In law and government, de jure (/deɪ ˈdʒʊəri, di -, ˈjʊər-/ day JOOR-ee, dee -, YOOR-ee; Latin: dē iūre pronounced [deː ˈjuːrɛ], lit. 'by law') describes practices that are legally recognized, regardless of whether the practice exists in reality. In contrast, de facto ("in fact") describes situations that exist in reality, even if not legally recognized.
Between 1805 and 1914, the ruling dynasty of Egypt were subject to the rulers of the Ottoman Empire, but acted as de facto independent rulers who maintained a polite fiction of Ottoman suzerainty. However, starting from around 1882, the rulers had only de jure rule over Egypt, as it had by then become a British puppet state. Thus, by Ottoman law, Egypt was de jure a province of the Ottoman Empire, but de facto was part of the British Empire.
In U.S. law, particularly after Brown v. Board of Education (1954), the difference between de facto segregation (segregation that existed because of the voluntary associations and neighborhoods) and de jure segregation (segregation that existed because of local laws that mandated the segregation) became important distinctions for court-mandated remedial purposes.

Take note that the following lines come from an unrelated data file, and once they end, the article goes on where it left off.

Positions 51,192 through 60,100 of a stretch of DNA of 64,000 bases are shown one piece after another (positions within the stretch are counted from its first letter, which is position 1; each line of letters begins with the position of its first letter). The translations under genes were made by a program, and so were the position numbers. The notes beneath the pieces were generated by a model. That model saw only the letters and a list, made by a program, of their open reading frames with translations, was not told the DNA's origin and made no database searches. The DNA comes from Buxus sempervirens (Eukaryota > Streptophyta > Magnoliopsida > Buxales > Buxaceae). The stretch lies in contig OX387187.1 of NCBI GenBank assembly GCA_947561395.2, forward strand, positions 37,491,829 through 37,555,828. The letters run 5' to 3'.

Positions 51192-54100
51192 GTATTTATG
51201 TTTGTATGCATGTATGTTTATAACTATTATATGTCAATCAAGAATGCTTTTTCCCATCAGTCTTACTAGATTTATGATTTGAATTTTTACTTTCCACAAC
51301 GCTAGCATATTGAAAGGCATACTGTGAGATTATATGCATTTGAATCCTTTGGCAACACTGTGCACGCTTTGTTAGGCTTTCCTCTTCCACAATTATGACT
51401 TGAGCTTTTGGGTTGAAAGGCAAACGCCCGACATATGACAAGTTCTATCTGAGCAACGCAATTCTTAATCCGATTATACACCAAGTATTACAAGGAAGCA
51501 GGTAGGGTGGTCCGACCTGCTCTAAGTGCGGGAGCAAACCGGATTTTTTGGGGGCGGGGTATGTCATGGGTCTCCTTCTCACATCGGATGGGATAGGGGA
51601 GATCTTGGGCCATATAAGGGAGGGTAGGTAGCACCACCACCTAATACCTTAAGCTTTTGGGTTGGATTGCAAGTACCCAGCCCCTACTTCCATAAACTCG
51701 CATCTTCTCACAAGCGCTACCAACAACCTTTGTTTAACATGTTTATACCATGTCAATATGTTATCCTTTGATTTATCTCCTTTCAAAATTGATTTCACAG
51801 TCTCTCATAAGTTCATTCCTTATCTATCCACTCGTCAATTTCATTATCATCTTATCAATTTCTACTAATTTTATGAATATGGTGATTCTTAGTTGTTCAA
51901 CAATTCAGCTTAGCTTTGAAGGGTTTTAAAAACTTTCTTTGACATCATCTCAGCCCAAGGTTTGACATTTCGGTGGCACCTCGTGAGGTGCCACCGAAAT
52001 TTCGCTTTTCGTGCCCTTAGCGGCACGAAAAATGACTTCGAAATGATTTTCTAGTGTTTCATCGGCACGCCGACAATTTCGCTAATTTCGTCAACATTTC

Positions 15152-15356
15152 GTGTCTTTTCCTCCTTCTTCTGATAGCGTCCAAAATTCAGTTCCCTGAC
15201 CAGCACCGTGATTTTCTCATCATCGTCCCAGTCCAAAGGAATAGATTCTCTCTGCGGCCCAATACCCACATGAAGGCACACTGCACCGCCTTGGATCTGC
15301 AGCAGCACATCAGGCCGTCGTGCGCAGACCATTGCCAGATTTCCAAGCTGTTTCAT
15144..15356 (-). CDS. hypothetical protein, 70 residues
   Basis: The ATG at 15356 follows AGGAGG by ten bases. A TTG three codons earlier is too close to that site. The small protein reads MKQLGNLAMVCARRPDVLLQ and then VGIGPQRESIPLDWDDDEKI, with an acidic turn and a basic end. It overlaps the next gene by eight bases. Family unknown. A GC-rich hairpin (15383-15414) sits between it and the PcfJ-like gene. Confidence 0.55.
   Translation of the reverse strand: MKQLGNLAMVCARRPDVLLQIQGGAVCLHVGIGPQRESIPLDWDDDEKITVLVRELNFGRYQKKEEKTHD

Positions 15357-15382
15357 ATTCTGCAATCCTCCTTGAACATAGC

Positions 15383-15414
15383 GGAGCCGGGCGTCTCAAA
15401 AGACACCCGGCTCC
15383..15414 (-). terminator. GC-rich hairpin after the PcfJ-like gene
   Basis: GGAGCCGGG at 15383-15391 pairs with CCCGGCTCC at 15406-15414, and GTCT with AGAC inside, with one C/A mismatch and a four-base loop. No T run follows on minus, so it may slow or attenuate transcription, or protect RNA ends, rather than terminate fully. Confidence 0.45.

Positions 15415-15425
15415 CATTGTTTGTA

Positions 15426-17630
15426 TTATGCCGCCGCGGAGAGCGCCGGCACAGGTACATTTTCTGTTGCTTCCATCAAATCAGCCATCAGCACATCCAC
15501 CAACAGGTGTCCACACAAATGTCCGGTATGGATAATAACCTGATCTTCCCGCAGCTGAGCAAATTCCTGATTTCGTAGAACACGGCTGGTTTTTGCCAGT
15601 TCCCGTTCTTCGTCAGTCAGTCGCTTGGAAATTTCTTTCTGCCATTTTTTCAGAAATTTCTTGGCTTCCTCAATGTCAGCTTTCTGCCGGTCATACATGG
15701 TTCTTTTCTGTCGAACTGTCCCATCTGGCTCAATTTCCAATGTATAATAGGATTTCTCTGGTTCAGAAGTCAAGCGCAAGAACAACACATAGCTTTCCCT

In a hypothetical situation, a king or emperor could be the de jure head of state. However, if they are unfit to rule the country, the prime minister or chancellor would usually become the practical, or de facto, leader, while the king remains the de jure leader. For example, Edward V was de jure King of England for a part of 1483, but he was never crowned and his uncle Richard III was the de facto king during this period.